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If we suppose that we have the problem of finding the derivative for some function, say $f(x)$ at a point $p$, can we use an integral to calculate it?

My incomplete idea is that we can take an integral: $$\int_a^p{f(x) dx}$$

which gives us the area under the function $f(x)$. We then divide the area by the $x$ distance, which gives us the average slope of $f(x)$:

$$\frac{\int_a^p{f(x) dx}}{p-a}$$

We then take the limit as $a$ approaches $p$ to find the slope at that point:

$$\lim_{a \to p}{\frac{\int_a^p{f(x) dx}}{p-a}}$$

Is this correct? If not, how could we similarly simulate a derviate using an integral?

I am also interested in finding the function of the derivative using an integral (at all points, instead of just one).

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If we take that limit, that's going to be exactly $f(p)$, in case $f$ is continuous. – Berci Feb 24 '13 at 2:09
It doesn't work for constant functions. – Marra Feb 24 '13 at 2:11
up vote 3 down vote accepted

You are not so far from the truth...

The fundamental Newton-Leibniz theorem states basically that the integral function $F:=p\mapsto \int_a^pf(x)dx$ of a continuous function $f$ is differentiable, and $F'=f$. (And not $f'$ -- except for $f(x)=a\cdot e^x$).

However, in complex analysis there is a formula of a derivative by line integral around a circle, known as Cauchy's integral formula: $$f^{(n)}(p)=\frac{n!}{2\pi i}\int_\gamma\frac{f(z)}{(z-a)^{n+1}}dz $$ where $\gamma$ is an appropriate circle around $p$ on the complex plane. The proof (say, for $a=0$) basically relies on the fact that the integral over the circle vanishes for all $z^n$ functions $(n\in\Bbb Z)$ except for $n=-1$, where $\int \frac1zdz=\ln z$ and this can have multiple values (because $e^{2\pi i}=1=e^0$), and in fact the integral of $1/z$ over the circle gives $2\pi i$. Then, use this fact and the Taylor series of $f$..

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A note for those at home: this is very similar to the vector calculus version I posted above. (Pay attention to the $n=1$ case, and realize that, when you choose a circular arc, $2\pi (z-a)^2$ is just the area of that circle. Choosing an analytic function and using this construction just makes the limit process unnecessary. – Muphrid Feb 24 '13 at 2:56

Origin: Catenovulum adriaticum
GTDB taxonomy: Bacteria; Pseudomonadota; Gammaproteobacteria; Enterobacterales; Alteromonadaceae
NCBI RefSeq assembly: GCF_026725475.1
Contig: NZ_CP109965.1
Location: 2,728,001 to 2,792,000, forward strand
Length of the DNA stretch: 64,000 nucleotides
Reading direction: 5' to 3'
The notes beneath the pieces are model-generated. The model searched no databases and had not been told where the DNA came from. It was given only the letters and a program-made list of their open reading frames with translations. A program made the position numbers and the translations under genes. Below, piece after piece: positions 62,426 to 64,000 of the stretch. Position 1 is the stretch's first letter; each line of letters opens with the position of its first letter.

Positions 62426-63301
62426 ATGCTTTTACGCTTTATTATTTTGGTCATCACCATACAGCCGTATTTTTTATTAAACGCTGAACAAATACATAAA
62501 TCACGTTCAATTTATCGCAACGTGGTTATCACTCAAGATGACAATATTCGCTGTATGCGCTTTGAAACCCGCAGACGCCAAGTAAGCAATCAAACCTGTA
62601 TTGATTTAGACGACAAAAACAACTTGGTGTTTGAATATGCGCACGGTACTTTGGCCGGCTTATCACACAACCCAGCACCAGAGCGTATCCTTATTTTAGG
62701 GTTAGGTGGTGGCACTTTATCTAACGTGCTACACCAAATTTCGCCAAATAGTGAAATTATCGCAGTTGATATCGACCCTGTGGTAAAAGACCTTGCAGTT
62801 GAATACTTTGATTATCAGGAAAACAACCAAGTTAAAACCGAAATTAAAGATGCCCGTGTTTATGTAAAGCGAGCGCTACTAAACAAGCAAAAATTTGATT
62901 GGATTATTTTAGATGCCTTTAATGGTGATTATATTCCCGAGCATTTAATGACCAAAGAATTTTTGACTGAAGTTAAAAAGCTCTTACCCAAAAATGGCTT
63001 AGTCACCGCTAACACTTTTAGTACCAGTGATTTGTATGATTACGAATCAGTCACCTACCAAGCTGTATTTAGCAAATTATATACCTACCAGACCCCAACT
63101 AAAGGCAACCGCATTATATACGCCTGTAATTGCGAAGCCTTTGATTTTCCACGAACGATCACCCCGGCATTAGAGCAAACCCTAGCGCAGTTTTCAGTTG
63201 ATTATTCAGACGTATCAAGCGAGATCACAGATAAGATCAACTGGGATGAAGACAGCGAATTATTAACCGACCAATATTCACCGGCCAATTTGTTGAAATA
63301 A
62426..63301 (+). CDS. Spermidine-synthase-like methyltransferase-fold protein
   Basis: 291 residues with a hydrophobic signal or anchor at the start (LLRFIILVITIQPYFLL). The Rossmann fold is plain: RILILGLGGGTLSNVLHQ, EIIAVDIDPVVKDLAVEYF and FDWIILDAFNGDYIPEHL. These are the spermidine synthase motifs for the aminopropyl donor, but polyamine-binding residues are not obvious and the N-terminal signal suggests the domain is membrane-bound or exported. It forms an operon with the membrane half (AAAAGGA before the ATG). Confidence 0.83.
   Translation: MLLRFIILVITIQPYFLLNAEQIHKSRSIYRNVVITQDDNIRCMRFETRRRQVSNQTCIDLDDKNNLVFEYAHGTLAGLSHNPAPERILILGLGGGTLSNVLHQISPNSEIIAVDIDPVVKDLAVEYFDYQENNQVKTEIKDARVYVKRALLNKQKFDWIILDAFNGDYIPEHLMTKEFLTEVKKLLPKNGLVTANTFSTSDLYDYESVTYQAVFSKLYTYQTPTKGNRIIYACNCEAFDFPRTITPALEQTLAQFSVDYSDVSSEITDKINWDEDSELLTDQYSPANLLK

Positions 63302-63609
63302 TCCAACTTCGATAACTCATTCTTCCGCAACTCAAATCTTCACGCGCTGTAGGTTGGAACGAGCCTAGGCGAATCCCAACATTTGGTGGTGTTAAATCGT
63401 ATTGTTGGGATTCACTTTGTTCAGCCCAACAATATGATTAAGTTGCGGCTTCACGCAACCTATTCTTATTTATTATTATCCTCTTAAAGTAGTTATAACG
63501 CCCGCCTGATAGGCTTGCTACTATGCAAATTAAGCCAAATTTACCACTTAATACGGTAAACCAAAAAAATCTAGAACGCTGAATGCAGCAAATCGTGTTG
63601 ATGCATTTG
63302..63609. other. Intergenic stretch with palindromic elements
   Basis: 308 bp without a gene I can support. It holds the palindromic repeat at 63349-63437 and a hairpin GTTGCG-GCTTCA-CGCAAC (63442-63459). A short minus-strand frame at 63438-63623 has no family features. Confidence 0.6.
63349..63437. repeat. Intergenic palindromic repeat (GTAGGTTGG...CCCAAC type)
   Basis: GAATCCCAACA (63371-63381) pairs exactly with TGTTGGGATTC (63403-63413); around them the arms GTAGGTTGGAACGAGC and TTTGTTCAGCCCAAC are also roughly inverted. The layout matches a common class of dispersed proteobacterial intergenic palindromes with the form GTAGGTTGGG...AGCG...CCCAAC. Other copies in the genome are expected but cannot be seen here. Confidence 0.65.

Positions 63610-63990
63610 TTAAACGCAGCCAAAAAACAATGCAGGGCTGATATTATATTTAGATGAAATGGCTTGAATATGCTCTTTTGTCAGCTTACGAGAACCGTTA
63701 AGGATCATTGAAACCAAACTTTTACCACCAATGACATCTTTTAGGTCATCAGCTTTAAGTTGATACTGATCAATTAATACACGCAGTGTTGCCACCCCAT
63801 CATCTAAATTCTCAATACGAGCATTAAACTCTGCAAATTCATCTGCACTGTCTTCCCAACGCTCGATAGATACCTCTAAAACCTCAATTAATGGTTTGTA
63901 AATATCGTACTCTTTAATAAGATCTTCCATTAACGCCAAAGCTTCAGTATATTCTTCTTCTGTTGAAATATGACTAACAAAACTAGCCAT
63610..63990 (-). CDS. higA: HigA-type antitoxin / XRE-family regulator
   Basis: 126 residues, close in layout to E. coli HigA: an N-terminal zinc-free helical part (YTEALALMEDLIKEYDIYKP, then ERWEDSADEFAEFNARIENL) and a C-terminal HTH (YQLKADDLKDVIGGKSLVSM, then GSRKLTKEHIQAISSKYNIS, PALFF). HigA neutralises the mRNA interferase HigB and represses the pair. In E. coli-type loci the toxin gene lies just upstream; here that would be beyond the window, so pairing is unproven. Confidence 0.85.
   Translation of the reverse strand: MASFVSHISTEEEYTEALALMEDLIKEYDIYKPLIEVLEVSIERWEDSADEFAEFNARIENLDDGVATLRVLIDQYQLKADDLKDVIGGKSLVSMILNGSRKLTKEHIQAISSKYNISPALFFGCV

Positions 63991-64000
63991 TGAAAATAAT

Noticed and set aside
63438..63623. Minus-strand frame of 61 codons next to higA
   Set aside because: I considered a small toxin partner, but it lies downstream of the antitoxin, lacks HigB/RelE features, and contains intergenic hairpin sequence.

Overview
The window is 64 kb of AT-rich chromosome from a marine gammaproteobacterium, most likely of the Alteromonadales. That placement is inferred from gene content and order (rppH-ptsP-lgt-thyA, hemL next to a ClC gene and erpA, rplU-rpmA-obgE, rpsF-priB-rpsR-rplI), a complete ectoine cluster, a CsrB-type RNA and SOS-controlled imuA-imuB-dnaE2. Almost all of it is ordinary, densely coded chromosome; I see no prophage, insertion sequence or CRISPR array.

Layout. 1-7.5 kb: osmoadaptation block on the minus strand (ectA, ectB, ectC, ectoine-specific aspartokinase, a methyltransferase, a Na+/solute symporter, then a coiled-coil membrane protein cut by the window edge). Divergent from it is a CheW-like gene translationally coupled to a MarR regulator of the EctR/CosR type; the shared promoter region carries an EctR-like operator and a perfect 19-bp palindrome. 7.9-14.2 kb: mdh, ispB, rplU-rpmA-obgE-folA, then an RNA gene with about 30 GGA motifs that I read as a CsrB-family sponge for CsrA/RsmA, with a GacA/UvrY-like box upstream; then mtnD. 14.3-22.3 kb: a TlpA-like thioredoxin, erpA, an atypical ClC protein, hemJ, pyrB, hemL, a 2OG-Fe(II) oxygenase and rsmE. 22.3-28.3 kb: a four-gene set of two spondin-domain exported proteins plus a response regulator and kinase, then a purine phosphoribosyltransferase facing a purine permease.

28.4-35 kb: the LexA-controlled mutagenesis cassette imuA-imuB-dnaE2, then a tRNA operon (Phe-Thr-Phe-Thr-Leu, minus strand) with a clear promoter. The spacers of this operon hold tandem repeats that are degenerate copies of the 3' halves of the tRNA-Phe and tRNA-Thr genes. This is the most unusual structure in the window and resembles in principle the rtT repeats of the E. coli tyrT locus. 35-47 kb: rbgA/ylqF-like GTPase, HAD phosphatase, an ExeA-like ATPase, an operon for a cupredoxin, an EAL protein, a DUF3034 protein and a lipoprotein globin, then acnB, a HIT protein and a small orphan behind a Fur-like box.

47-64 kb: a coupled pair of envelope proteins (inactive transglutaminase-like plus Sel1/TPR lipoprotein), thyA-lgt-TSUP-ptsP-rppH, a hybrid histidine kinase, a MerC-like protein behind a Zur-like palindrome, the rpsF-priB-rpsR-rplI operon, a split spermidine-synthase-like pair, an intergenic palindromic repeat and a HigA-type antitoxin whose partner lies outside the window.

There is a general result that says, for instance, the gradient of a scalar field is given by

$$\nabla \psi = \lim_{V \to 0} \frac{1}{V} \oint_{dV} \psi \hat n \, dS$$

And similarly for divergence and curl. Applying this in one dimension, however, yields

$$f'(x) = \lim_{a \to 0} \frac{1}{a} [f(x+a/2) - f(x-a/2)]$$

Which is just a disguised (centered differenced) form of the usual limit definition of the derivative. "Integration" over the boundary is, in this case, just evaluation on the two endpoints of an interval.

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which gives us the area under the function f(x). We then divide the area by the x distance, which gives us the average slope of f(x):

Wrong. Divide the area underneath the graph and you get the function value. Divide again to get the slope.

What you are doing there is basically "I don't want to differentiate, therefore I integrate once and then differentiate twice. But I don't call it differentiation"

The integral in the numerator might evaluate to the difference of the antiderivative. And the limit of two differences does look close to the definition of the derivative, no? From Wikpedia: from wikipedia

I said might because: We can differentiate nearly every function, but Integration is much more complex. Differentiation is work, integration is art ;-)

For example take this Function: $f(x) := \sqrt{1+ln(1+x^2)}$

Derivative is no problem, integral more so.

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